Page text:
The building, completed in 1783, seems to have been built to designs by the architect Sucameli, at the behest of Princess Maria Anna of Gravina, Princess of Cattolica in 1712. Still incomplete at the death of its founder, the current body of the building was taken over and completed by the heirs of Gravina, but it will be the Princess Donna Maria Anna Valguarnera, whose initials dominate the various gates of the villa, who will define it in its current state. Once through the huge iron gate, supported by two Aspra stone pillars, the long avenue begins. Inside the main floor there is a large oval hall decorated with frescoes and paintings of the illustrious ancestors of the Valguarnera family. The villa is overlooked by a small hill called “Montagnola” which dominates Bagheria and all the surrounding area. The villa is privately owned.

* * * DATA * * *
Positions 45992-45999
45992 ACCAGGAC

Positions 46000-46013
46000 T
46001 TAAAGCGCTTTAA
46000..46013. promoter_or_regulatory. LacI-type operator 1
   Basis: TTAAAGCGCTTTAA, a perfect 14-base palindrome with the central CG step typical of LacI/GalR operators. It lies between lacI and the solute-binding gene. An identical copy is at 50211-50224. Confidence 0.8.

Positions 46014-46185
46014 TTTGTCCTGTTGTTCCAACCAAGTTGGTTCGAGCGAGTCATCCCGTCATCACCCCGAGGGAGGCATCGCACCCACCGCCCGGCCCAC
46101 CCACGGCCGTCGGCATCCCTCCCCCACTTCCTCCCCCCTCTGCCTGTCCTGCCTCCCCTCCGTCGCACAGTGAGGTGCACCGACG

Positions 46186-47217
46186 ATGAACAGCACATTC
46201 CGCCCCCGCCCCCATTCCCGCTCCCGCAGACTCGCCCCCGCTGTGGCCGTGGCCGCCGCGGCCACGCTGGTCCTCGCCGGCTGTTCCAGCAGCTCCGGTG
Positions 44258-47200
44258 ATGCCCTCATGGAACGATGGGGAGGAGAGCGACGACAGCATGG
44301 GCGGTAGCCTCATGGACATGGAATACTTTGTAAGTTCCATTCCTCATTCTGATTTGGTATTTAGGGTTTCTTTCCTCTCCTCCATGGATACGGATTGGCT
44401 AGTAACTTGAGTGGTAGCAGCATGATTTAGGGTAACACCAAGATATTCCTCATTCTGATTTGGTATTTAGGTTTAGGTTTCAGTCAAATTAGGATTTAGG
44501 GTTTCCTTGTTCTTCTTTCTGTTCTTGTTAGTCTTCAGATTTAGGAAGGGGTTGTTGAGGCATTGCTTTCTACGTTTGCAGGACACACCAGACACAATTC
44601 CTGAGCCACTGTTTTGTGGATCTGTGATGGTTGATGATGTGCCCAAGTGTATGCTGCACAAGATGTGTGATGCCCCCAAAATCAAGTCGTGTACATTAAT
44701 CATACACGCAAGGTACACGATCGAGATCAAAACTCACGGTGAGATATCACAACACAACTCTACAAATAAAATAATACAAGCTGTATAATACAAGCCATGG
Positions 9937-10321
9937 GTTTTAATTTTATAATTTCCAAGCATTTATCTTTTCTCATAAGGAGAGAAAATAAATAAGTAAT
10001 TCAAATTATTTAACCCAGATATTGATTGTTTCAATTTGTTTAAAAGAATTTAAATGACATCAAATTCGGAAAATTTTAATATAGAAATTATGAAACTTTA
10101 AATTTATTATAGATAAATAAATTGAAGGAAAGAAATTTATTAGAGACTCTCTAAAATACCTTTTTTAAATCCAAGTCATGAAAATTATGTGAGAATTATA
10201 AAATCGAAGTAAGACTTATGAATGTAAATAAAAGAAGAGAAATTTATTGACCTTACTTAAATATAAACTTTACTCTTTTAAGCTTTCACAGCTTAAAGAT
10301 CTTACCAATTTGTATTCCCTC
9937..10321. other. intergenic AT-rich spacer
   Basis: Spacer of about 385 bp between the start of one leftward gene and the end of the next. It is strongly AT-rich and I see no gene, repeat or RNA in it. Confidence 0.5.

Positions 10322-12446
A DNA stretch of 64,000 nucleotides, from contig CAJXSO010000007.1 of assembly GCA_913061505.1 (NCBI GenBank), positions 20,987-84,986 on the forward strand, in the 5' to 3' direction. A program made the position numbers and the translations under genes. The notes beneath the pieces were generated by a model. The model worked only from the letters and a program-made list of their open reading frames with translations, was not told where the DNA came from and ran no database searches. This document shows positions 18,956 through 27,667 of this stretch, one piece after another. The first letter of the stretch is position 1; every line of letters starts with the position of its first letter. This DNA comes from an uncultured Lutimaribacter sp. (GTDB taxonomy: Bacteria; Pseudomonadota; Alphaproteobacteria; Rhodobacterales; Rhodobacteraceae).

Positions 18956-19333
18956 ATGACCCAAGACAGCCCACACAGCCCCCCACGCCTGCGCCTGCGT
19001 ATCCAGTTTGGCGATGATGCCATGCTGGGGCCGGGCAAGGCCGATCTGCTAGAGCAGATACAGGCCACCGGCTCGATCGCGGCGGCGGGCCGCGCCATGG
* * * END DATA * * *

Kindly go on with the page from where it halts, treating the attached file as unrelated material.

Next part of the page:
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The villa has a neo-classical austerity. The façade of the main entrance has a concavity in the center filled with a pincer-shaped granite staircase and opens onto a circular courtyard enclosed by low bodies. On the door that leads to the main floor there is the family crest, represented by stuccos with two female figures, flags and animals. The halls on the ground floor have decorations by Interguglielmi, Semerario, Velasco and the Fumagalli brothers. The recurring subjects are mythological scenes from ancient Greece, with a clear neo-classical taste. Many of the rooms are furnished with period furniture, statues, porcelain and paintings of great value. The walls of the building are all surmounted by a balustrade supporting statues. The secondary entrance opens onto a hanging garden, adorned with statues and vases.